I suppose it’s because pajamas in public are a symbol that you’ve given up. You’ve stopped caring. By not bothering to put on your “outside clothes”, you’re admitting to a lack of energy that society has decided is below the norm.
Am I the only one who sees how silly and arbitrary this is? Maybe that’s because I don’t sleep in anything that could even remotely be considered lingerie, and haven’t felt the need for a bathrobe in decades. I better watch out. I may be perched at the top of a slippery slope.
You know you’ve put off defragging your hard drive for way too long when the software says, “Estimated running time: > 1 day”. Oops. My bad.
All of you computer savvy folks can skip the next two paragraphs. For the rest of us who struggle with the subtle nuances of all things technical, this is how defragging was explained to me:
Imagine you have a shelf of encyclopedias. (Remember those?) But you also have a house full of lazy kids. One of them has left volume S in his gym locker. Another one has Q propping up a table leg. B got loaned to a random friend. So now you’ve got a shelf of info with some gaps, and books scattered all over hell’s half acre.
Now imagine you have to access information from several volumes. You can’t just look on a neatly ordered shelf. Oh, no. This is going to take more time and effort. This is how your computer feels, pretty much daily. By defragmenting your data, or “defragging”, you’re putting order back on your shelf, and therefore speeding up your computer. It’s a good idea to defrag now and then. Most of you probably have defragging software on your computer already, but for those of you who can no longer find it (Thanks a lot, Windows 8!) you can get a free version called Defraggler here. End of lesson.
Anyway, while watching my computer defragment itself for hours and hours and hours, I started thinking. I really need to defrag my whole life. To say that I live in a state of barely controlled chaos is a gross understatement. I used to be so organized. At what point did I lose all control? I have no idea.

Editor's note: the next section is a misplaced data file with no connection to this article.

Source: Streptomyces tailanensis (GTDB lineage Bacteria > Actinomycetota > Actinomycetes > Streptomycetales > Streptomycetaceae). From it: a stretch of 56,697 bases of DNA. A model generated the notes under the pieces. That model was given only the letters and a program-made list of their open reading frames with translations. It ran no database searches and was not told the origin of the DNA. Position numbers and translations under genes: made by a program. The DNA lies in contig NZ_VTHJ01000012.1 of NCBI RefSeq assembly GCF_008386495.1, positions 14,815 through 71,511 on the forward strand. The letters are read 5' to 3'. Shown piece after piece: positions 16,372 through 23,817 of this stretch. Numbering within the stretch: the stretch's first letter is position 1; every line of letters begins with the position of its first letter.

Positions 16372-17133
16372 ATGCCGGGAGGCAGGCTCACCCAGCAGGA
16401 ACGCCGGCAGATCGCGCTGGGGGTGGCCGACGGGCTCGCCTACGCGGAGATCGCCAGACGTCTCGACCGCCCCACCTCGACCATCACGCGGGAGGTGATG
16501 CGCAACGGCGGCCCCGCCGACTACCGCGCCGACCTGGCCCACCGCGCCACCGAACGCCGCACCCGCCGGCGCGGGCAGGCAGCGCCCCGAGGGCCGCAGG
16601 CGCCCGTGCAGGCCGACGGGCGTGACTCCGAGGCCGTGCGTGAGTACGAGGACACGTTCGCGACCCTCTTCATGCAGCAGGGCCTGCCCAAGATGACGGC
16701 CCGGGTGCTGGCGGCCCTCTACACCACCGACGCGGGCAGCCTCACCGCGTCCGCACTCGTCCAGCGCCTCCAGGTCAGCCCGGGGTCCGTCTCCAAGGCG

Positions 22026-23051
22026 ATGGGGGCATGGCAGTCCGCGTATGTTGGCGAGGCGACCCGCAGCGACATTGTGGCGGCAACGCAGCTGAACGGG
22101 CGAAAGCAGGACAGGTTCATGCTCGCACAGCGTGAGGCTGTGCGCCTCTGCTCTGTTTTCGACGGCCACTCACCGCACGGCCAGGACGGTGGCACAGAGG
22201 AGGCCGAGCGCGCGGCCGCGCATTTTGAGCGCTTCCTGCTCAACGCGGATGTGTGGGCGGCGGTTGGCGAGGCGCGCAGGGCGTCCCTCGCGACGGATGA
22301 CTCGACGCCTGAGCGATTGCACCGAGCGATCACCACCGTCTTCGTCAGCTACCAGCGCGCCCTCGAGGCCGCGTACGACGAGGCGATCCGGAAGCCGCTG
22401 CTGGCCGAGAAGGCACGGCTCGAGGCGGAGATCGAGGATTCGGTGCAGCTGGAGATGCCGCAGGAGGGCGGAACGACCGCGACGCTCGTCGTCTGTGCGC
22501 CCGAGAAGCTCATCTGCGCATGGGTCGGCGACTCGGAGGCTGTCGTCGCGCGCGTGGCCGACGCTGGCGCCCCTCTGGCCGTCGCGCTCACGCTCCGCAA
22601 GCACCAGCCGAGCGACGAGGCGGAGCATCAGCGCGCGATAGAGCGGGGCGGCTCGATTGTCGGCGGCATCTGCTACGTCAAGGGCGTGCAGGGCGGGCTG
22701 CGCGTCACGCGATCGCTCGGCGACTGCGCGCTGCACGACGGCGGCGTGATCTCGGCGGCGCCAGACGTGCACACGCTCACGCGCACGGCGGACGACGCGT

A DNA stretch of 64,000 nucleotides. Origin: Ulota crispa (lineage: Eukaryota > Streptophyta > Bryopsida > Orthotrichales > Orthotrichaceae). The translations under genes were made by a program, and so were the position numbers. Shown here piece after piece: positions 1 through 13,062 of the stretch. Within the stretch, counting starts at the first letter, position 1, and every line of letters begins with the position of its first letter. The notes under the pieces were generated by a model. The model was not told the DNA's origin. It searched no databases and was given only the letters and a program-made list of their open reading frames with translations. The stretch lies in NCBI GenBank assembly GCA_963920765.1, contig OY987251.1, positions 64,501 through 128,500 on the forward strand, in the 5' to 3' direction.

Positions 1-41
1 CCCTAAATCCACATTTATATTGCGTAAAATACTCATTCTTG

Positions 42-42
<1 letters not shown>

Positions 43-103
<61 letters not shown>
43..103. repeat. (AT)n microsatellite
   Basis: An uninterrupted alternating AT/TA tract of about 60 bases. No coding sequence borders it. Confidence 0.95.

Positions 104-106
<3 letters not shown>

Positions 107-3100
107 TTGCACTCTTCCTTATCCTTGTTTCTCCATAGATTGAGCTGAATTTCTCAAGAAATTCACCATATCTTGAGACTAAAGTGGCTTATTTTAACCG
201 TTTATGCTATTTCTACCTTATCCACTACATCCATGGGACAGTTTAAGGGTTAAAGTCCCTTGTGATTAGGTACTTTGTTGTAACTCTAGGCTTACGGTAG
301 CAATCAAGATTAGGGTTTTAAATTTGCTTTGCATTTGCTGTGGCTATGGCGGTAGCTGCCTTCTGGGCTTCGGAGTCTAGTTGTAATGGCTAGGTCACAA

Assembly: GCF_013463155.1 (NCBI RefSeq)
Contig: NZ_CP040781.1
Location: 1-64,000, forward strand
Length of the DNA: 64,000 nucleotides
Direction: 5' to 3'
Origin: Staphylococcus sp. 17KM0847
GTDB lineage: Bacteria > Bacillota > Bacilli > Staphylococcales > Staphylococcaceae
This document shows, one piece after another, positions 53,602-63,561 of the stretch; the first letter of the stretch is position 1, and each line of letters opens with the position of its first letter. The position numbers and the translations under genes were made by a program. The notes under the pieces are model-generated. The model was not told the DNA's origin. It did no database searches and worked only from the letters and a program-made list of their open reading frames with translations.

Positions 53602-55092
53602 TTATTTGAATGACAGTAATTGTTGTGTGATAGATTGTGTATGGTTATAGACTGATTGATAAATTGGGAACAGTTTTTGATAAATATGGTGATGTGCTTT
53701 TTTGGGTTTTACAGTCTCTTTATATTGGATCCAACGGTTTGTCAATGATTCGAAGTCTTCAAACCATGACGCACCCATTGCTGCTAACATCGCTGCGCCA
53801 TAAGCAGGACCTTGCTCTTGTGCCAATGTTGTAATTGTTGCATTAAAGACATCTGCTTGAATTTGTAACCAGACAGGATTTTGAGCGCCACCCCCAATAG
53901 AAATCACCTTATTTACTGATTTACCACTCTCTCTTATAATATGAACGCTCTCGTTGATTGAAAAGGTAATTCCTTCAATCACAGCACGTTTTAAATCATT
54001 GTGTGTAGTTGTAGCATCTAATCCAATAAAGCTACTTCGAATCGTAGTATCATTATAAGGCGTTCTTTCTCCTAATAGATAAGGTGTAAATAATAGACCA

I have a pile of things on my nightstand that urgently need to be dealt with, but it’s been sitting there so long that the things on the bottom of the pile have long since lost their urgency. I have a room full of boxes that I’ve yet to unpack from when I moved to Seattle a year and a half ago. I have books that I haven’t read in years and I know I never will. Why do I keep them? I have tons of things that have sentimental value, but the older I get, the less sentimental I seem to become. I need to get my act together.
The funny thing is, I know that I feel better about life in general when I’m more organized. I have no idea what’s holding me back. Pure laziness? It feels more complex than that, but I can’t be bothered to figure it out. I just need to keep chipping away at it and hope that someday I’ll reach that magic tipping point where I actually have a handle on things again and life gets easier.
As a Floridian, I see it all the time. People plant fruit or nut trees in their yard for the pure novelty of it, but then when the oranges or the pecans emerge, the bulk of them are left to fall on the ground and rot. This is such a travesty.
First of all, at least here in Jacksonville, the food bank will accept your fruit. Check to see if that is the case where you live. I’m sure a soup kitchen wouldn’t be opposed to taking it, either. There is no excuse for letting food go to waste when there are so many hungry people in the world.
Currently, one in six Americans faces hunger. That means you look into the eyes of someone who is hungry every day, often without even realizing it. As you can imagine, those statistics are much worse in third world countries.
Given that fact, why are we not planting fruit and nut trees and community gardens in every single public park and school ground? How hard would it be to plant an orange tree rather than an oak tree for a change? Make it a cultural norm for people to help themselves to nature’s bounty, regardless of their income level or employment status. God knows that obesity is also a problem these days, so it wouldn’t hurt any of us to increase our vegetable and fruit intake.
I’m sure that some people would see this as a way to encourage laziness and vagrancy. Tell that to someone working hard at a minimum wage job who still can’t make ends meet. Tell that to a child who hasn’t had anything to eat all day, whose only source of nutrition is school lunches, and therefore starves through the weekends and holidays.
Maybe if you give people the nourishment and strength they need to carry on, they might actually surprise you and pursue aspirations that are similar to your own. I personally would be more than willing to find out.